Literary Theory

15 03 2009

They say “He who smiles rather than rages is always the stronger” – let’s think on this, shall we… Some things are just beyond words… If you are ever angry, upset or unhappy for no apparent reason, just blame your ex…any one of them, take your pick… but, enough venting (though my thoughts do not seem lucid in any way), let us rather turn to a bit of literary theory. How boring that seems, you might be thinking, but when you get down to it, it is rather fascinating.

Take Roland Barthes, for instance (think structuralism): he airs the notion that all stories share a similar structure [in a nutshell; if any of you are REALLY interested, I could look more into it, although I would rather talk about Lacan, and the whole idea of the Self-Other binary…watch this space!] To a certain extent it is probably true that one might find a structure in every story, although it is debatable whether it is similar… History may be a narrative, and it is true that it would seem that history ‘repeats’ itself: one might blame England (Europe), if you think about it, for the British were the first to colonize and segregate people (so we are taught; that is what they did with their colonies, and in Africa); they set up missionary ideals of having to care for the poor savages, making them educated, docile (?) and ‘noble’ – they taught us to fear the native, savage ‘Other’, and also (though this might be more particular to America? It was worldwide, at any rate) by using blacks as slaves, set up the standard for apartheid, for what is it but a division between those in the ‘superior’ position, and those meant to stand secondary? I might be grabbing at strings, but you get my point. In any case, look at oppressors – Lenin, Stalin, Hitler, Zuma (if you will)…one might find similar aspects, a ‘structure’ in all of them, in those seeking power (and, in the case of Hitler, who was a cunning genius, he thought he was doing the ‘right’ thing, separating the ‘weak’ to create a stronger Germany – just like apartheid, protecting the Afrikaner and establishing their dominance by subjugating and oppressing the blacks)… Conflict, warfare, trials, resolutions – someone wins and someone loses; that is history, and, inevitably, the ‘structure’ of life. It really makes one think…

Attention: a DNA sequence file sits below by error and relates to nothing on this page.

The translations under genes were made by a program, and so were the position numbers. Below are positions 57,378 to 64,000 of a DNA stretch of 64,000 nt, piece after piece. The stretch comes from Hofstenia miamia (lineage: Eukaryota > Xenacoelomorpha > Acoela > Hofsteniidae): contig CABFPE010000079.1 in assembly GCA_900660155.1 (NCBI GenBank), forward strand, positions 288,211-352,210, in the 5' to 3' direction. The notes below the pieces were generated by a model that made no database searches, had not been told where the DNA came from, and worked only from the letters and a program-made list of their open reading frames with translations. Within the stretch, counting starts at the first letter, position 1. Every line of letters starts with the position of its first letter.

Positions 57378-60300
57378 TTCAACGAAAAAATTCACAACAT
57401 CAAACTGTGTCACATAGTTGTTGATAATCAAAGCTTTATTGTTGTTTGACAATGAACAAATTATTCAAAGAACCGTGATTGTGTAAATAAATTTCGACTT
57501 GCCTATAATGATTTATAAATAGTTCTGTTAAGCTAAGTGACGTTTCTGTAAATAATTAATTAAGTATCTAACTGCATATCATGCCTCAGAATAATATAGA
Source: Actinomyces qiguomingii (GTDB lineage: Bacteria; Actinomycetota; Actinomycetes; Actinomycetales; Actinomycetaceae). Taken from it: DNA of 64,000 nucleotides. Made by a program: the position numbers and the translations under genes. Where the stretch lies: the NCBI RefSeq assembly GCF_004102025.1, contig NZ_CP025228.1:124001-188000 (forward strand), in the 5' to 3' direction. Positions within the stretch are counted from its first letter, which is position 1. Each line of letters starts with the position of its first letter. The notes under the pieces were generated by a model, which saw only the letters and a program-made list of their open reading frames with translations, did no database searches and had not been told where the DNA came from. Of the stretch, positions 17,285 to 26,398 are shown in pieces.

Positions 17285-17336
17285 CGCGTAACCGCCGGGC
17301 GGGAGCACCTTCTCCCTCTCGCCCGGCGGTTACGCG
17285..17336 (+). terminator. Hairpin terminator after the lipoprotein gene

If one sees history then as a structure adhering to the norm of sharing aspects, its empirical designated value is blown out of the water, if only temporarily. For one might find it hard to believe that everything is the same, that there is, then, in fact no control – that it all relies one what some see as blasphemous and a myth: FATE. So if one is determined to do so, I am sure one could use narrative techniques, elements and such a Proppian reading to read the Zuma-Mbeki feud. After all, it is a typical power debate being set up, and, as in any story, it goes as follows: we have the two protagonists, who are antagonists to one another. Each individual has his or her supporters, secondary (some even ‘flat’) characters to flesh out and aid the narrative, to fuel the opposition between the two and ultimately win supporters to them respectively. One must win, one must lose. One must fall, one must rise up. And yet, how can one find Zuma admirable? What kind of protagonist/antagonist is he? Which morals do he uphold, or supposedly uphold, and how does he break with them (i.e. not adhere to them, break those very rules, codes and morals/principles he stands for and should promote/uphold)? As in any narrative, each character has his own strengths and weaknesses, and in this master narrative, the nation as collective entity/voice will have the final say, although one might question how powerful this voice is if parliament has rule (controlling votes, influencing people on the inside, et cetera…) There is intrigue, deceit, double-dealing, confrontation – the epic battle – and… well, I suppose you all get my point.

I know all this seems confusing at the moment, but in a strange, psychological and psychosocial sense, it DOES make sense. Look at the world, at society: it all comes down to language, and language is a structure with its own rules…as stories, also, have structures and certain codes they adhere to. Questions? Comments?

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One response

14 05 2009
Binary Watch Freak

Great article. Thanks

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